ERROR: Some character data was lost during transcoding in the data set
A comparison of the PROC OPTIONS group=LANGUAGECONTROL settings with the dataset’s encoding will help determine what steps you should take to ensure you can access and modify the data set in question. This SAS Note 52716 discusses the lost character data error in detail.
The most common method of preventing this error is to launch SAS using a different configuration file, so that the encoding for the SAS session matches that of the dataset. Alternatively, requesting data in a different format (i.e., different encoding) is feasible as well.
The logic shown in SAS Note 15597 shows logic to convert the encoding of a SAS data set. However, if it is the case that you will be sharing data with different languages and encoding values, it is imperative that you communicate with those with whom you share data and SAS files to ensure that the SAS system settings you use consistently allow you seamless access to shared data.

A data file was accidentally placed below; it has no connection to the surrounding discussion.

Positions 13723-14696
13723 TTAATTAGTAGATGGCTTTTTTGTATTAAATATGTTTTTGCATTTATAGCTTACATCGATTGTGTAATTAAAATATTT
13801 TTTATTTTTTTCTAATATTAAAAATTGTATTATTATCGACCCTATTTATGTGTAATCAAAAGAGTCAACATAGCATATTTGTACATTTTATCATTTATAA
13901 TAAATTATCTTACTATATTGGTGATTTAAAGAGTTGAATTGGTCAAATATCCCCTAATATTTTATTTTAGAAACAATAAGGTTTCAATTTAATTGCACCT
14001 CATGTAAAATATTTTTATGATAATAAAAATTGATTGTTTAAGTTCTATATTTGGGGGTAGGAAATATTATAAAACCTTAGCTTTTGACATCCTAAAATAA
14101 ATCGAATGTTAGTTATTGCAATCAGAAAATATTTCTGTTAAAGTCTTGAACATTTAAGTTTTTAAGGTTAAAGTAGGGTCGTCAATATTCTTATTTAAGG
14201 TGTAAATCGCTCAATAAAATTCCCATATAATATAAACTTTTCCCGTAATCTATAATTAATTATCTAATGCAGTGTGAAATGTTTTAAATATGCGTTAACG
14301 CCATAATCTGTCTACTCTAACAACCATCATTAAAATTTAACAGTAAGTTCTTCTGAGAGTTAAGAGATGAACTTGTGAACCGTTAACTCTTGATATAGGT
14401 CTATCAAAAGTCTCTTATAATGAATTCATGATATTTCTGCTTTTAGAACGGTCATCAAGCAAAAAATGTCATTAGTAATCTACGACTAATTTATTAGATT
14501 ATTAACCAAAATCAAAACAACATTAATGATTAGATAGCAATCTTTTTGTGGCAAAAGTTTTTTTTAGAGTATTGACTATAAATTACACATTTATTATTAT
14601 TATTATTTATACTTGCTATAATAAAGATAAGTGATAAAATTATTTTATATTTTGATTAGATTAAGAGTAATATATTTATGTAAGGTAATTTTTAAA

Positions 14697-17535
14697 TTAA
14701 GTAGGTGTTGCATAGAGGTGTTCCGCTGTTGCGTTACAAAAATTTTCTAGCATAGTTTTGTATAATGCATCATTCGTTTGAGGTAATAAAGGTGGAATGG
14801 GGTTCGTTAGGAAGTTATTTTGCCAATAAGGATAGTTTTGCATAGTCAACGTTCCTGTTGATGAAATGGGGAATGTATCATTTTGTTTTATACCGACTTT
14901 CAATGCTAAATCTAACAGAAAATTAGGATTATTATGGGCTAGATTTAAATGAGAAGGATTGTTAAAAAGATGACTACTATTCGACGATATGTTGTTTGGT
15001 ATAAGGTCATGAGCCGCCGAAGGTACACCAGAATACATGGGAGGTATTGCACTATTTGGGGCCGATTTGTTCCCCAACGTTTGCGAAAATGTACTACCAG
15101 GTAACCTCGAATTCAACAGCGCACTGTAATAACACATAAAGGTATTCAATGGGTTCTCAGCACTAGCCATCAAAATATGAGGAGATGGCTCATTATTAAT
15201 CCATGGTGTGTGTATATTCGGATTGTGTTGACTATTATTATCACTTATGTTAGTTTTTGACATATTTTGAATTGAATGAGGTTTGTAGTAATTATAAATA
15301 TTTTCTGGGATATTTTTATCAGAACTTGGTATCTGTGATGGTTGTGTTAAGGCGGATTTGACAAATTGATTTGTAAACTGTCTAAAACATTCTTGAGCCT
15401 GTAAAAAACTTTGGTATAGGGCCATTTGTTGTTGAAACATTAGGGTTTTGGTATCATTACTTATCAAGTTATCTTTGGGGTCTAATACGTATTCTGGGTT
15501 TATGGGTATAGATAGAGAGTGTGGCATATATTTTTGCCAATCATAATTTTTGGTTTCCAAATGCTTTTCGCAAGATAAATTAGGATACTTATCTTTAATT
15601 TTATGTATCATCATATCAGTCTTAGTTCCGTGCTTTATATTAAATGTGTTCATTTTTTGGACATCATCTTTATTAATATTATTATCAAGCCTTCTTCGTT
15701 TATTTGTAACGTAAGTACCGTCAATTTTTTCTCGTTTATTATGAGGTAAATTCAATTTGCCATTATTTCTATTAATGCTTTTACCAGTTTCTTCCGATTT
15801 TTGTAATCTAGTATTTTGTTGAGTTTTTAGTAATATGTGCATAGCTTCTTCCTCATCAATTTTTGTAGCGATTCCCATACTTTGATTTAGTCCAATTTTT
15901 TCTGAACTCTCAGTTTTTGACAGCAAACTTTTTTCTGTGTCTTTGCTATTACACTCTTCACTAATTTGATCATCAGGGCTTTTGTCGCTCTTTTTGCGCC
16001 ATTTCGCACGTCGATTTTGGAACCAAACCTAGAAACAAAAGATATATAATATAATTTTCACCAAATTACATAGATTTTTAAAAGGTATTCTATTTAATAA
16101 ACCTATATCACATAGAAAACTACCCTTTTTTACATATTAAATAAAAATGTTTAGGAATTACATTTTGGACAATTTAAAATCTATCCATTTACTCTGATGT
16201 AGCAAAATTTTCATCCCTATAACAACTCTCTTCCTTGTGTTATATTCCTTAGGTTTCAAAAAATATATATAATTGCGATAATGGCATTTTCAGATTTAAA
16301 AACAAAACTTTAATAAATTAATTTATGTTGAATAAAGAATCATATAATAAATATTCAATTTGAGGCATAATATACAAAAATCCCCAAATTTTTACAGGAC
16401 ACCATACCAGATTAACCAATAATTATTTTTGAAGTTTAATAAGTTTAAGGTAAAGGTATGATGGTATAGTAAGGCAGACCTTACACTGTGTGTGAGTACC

What if I have non-SAS data sources?
If you read or access data from a database such as Oracle, it is imperative that your data base client communicates with SAS in order to correctly interpret native characters. SAS note 51411 tells how to correct a potential problem for both Windows and UNIX systems, and may require the input of your data base administrator. The SAS Technical Paper Multilingual Computing with SAS® 9.4 describes configuration steps for many other data base clients.